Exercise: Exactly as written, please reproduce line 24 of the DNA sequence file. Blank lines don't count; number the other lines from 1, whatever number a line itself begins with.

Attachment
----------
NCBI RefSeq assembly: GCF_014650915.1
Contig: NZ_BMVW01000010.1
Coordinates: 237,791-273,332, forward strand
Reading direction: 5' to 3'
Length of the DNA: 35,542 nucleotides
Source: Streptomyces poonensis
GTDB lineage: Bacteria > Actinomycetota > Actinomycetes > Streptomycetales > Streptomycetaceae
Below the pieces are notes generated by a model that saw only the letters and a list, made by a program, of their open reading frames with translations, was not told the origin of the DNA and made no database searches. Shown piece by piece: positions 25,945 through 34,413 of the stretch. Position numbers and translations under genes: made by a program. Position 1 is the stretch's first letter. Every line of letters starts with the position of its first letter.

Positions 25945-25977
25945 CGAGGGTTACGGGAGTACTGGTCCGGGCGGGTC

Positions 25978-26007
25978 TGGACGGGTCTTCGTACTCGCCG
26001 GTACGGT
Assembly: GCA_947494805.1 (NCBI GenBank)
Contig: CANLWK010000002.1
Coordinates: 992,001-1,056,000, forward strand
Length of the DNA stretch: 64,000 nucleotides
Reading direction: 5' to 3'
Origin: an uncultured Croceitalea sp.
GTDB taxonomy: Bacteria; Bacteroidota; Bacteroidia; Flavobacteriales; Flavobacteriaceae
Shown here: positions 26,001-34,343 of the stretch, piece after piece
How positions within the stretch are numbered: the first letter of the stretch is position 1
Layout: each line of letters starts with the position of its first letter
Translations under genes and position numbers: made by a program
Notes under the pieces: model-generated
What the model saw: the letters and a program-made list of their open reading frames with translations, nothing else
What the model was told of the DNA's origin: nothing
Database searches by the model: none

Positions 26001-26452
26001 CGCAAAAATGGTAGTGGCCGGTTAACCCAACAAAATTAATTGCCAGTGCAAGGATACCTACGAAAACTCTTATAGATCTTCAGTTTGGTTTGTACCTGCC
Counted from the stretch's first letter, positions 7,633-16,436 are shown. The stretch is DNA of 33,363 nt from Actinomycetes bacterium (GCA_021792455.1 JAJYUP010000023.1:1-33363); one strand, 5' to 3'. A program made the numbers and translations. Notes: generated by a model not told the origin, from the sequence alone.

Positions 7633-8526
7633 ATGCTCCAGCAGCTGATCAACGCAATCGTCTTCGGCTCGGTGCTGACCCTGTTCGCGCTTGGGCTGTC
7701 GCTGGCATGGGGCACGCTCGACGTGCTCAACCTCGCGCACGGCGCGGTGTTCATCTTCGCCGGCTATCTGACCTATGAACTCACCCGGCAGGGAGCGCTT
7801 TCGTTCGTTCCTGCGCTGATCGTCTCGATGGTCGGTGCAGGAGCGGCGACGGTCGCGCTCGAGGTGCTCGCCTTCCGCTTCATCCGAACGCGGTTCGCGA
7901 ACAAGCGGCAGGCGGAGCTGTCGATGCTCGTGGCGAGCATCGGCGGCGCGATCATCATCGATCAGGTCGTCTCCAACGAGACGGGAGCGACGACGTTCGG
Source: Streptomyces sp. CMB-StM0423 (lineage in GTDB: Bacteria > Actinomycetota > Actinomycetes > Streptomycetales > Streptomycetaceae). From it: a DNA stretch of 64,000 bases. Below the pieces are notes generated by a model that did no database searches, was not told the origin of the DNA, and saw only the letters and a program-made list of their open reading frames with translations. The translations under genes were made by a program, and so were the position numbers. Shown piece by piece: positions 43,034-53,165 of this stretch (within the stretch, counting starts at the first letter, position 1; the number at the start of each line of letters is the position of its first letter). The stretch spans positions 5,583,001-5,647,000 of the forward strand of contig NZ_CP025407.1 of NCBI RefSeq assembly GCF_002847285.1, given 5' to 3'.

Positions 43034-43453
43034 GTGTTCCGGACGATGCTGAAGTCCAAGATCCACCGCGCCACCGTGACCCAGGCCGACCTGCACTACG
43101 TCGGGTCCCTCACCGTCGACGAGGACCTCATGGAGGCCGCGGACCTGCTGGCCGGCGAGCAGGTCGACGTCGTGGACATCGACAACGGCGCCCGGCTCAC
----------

Translations under genes and position numbers: made by a program